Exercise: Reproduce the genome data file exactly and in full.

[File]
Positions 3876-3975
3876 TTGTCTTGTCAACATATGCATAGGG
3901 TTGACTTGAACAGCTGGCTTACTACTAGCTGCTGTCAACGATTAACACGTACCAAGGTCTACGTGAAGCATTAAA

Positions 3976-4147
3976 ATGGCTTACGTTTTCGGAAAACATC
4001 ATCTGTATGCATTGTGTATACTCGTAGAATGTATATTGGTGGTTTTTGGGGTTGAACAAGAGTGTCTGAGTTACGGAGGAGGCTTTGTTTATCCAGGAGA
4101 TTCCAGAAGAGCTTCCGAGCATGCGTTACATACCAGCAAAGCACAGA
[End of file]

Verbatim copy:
Positions 3876-3975
3876 TTGTCTTGTCAACATATGCATAGGG
3901 TTGACTTGAACAGCTGGCTTACTACTAGCTGCTGTCAACGATTAACACGTACCAAGGTCTACGTGAAGCATTAAA

Positions 3976-4147
3976 ATGGCTTACGTTTTCGGAAAACATC
4001 ATCTGTATGCATTGTGTATACTCGTAGAATGTATATTGGTGGTTTTTGGGGTTGAACAAGAGTGTCTGAGTTACGGAGGAGGCTTTGTTTATCCAGGAGA
4101 TTCCAGAAGAGCTTCCGAGCATGCGTTACATACCAGCAAAGCACAGA